If timers and counters values are written to the PLC program, they should be validated by the PLC for reasonableness and verify backward counts below zero.
|Security Objective||Target Group|
|The integrity of PLC variables||Integration / Maintenance Service Provider Asset Owner|
Validate Timers and Counters
If remote devices such as an HMI write timer or counter values to a program:
- do not let the HMI write to the timer or counter directly but go through a validation logic
- validate presets and timeout values in the PLC
Validation of timer and counter inputs is easy to directly do in the PLC (without the need for any network device capable of Deep Packet Inspection) since the PLC “knows” what the process state or context is. It can validate “what’ it gets and “when” it gets the commands or setpoints.
During PLC startup, timers and counters are usually preset to certain values.
If there is a timer that triggers alarms at 1.3 seconds, but that timer is preset maliciously to 5 minutes, it might not trigger the alarm.
If there is a counter that causes a process to stop when it reaches 10,000 but that is set it to 11,000 from the beginning, the process might not stop.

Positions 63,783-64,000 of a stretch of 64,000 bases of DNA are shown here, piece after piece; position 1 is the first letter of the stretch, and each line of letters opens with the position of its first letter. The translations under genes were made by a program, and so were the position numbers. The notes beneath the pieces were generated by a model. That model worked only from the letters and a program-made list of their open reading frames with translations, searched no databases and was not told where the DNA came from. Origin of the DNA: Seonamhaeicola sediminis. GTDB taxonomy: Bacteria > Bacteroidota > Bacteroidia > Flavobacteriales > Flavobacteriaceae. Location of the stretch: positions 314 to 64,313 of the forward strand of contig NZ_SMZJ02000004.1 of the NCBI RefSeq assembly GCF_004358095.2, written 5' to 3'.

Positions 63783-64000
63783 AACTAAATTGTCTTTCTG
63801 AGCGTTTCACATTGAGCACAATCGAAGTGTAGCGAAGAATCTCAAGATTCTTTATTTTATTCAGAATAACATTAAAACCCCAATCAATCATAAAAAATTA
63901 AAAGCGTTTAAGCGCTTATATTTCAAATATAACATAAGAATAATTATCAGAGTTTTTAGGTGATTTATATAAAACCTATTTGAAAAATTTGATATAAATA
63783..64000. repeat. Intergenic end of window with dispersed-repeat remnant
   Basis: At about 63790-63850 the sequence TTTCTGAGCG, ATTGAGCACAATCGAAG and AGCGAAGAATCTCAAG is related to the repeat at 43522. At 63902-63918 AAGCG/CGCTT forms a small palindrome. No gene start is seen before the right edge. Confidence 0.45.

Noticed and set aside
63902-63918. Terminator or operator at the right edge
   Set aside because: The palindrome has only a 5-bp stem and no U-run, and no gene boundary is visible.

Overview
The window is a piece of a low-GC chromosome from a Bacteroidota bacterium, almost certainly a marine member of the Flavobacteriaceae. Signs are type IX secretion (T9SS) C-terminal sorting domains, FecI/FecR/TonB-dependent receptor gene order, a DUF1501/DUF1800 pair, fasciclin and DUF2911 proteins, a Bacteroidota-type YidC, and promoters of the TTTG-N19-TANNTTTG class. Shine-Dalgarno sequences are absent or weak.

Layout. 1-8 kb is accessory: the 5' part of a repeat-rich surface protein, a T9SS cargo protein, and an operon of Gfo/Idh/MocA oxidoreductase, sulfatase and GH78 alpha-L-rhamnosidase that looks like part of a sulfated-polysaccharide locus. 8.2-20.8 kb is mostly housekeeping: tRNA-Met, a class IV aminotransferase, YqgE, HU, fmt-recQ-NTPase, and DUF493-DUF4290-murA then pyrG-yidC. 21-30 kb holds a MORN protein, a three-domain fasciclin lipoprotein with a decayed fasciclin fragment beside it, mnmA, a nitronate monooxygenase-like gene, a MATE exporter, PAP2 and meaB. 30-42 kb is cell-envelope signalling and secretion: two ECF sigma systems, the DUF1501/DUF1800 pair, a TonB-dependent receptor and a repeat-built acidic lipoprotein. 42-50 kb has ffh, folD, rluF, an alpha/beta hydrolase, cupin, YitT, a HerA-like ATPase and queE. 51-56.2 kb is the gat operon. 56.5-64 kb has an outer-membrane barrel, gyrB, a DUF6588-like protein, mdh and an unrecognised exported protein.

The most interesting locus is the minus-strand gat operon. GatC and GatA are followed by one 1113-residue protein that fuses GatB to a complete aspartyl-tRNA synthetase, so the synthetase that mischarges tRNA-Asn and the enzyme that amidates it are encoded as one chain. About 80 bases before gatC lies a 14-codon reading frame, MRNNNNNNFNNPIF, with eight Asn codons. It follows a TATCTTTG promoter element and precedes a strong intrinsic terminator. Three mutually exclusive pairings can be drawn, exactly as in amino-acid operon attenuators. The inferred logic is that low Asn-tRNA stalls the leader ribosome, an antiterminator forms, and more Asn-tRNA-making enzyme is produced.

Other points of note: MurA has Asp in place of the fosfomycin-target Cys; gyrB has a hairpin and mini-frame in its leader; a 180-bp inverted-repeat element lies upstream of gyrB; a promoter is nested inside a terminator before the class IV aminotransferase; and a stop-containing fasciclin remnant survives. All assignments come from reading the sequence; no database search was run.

|Security||If I/O, timers, or presets are written directly to I/O, not being validated by the PLC, the PLC validation layer is evaded and the HMI (or other network devices) are assigned an unwarranted level of trust.|
|Reliability||The PLC can also validate when an operator accidentally presets bad timer or counter values.|
|Maintenance||Having valid ranges for timers and counters documented and automatically validated may help when updating logic.|
|MITRE ATT&CK for ICS||Tactic: TA010 – Impair Process Control |
Technique: T0836 – Modify Parameter
|ISA 62443-3-3||SR 3.5: Input Validation|
|ISA 62443-4-2||CR 3.5: Input Validation|
|ISA 62443-4-1||SI-2: Secure coding standards |
SVV-1: Security requirements testing
Source: PLC Security